Pope approves changes to the Lord’s Prayer to clarify temptation reference

Pontiff agrees to rewording to remove implication God may lead people into temptation

Pope Francis has approved changes to the wording of the Lord's Prayer. Instead of saying "lead us not into temptation", it will now say "do not let us fall into temptation".

The changes to the prayer were made to remove the implication that God might lead people into temptation.

The new wording was approved by the general assembly of the Episcopal Conference of Italy last month. It will appear in the third edition of the Messale Romano, the liturgical book that contains the guiding texts for Mass in the Roman Catholic Church.

In 2017, the pope said he believed the wording should be altered.

“It is not a good translation because it speaks of a God who induces temptation,” he told Italy’s TV2000 channel.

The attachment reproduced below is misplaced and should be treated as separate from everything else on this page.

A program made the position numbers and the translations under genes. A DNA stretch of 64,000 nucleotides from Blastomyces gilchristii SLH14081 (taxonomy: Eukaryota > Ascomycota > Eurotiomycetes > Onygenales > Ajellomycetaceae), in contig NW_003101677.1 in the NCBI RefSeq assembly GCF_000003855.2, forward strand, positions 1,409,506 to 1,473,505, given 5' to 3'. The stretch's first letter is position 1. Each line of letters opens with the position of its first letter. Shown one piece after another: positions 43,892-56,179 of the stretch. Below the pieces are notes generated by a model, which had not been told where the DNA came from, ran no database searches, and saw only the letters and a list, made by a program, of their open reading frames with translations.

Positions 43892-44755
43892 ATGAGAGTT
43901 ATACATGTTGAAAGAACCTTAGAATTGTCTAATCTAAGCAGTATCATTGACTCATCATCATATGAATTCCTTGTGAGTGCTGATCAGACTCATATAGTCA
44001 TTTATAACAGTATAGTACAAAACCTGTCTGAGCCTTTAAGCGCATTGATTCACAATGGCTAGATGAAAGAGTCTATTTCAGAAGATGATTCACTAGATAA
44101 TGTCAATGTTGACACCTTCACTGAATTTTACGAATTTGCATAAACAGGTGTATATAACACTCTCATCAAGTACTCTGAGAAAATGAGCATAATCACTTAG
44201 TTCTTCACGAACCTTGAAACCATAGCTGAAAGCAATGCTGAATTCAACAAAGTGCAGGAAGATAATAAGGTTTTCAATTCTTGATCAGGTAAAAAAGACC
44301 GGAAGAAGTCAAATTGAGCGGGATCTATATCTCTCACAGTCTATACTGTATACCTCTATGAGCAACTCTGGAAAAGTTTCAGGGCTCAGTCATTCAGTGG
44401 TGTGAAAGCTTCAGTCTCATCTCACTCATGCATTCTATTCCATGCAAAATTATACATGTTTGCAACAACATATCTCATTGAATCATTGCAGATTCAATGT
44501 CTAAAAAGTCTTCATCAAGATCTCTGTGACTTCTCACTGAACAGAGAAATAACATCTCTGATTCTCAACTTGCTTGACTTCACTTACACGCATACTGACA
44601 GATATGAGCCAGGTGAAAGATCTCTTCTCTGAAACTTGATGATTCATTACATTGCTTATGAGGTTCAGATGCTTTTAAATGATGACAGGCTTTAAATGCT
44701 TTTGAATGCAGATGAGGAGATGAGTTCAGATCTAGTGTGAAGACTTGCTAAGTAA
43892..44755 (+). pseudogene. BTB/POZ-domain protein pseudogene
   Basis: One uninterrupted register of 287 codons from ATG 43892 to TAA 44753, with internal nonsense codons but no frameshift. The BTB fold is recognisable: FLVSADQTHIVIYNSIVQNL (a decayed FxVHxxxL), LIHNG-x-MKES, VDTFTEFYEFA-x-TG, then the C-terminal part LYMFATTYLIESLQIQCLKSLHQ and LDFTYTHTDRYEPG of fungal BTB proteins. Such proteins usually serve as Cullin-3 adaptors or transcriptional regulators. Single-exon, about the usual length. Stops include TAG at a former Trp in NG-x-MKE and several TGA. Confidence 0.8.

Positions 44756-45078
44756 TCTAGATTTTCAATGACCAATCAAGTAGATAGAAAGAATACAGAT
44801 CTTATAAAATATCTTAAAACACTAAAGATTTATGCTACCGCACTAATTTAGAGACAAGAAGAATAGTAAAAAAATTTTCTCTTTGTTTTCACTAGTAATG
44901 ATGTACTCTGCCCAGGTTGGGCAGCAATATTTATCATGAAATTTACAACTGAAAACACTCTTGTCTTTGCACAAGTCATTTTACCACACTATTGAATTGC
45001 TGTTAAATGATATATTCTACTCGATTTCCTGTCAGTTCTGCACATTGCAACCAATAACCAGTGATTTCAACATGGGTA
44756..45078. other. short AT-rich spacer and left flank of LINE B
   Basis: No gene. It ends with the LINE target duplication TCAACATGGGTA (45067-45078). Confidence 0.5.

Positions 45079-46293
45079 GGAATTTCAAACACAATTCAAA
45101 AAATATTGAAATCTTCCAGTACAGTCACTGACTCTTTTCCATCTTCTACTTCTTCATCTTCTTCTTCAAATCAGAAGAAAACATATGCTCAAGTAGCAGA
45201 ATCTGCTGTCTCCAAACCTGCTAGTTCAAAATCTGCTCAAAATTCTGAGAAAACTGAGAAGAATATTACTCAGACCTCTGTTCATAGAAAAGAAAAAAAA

Francis added: “I am the one who falls; it’s not him pushing me into temptation to then see how I have fallen.

“A father doesn’t do that, a father helps you to get up immediately. It’s Satan who leads us into temptation, that’s his department.”

According to the Bible, Jesus taught the prayer to his disciples when they asked him how they should pray. Christians all over the world have learned the prayer by heart.


Some have expressed concern about the changes to the wording. Meredith Warren, lecturer in biblical and religious studies at the University of Sheffield, said: "This new version of the Lord's Prayer tries to avoid implying that God has some hand in evil.

“But in doing so the pope not only overlooks the many biblical examples where God works with the devil to tempt his followers and even his own son – the new version actually goes against the plain meaning of the Greek of the gospel text.”

In 2017, Philip Lawler, the editor of Catholic World News, a conservative website, said the change was "very upsetting" because the prayer was so deeply ingrained.

“Pope Francis has made a habit of saying things that throw people into confusion, and this is one of them,” Mr Lawler told the New York Times. “It just makes you wonder, where does it stop, what’s up for grabs? It’s cumulative unease.”

Anglican worshippers can choose between traditional and contemporary versions of the prayer, but both include the words “lead us not into temptation”. – Guardian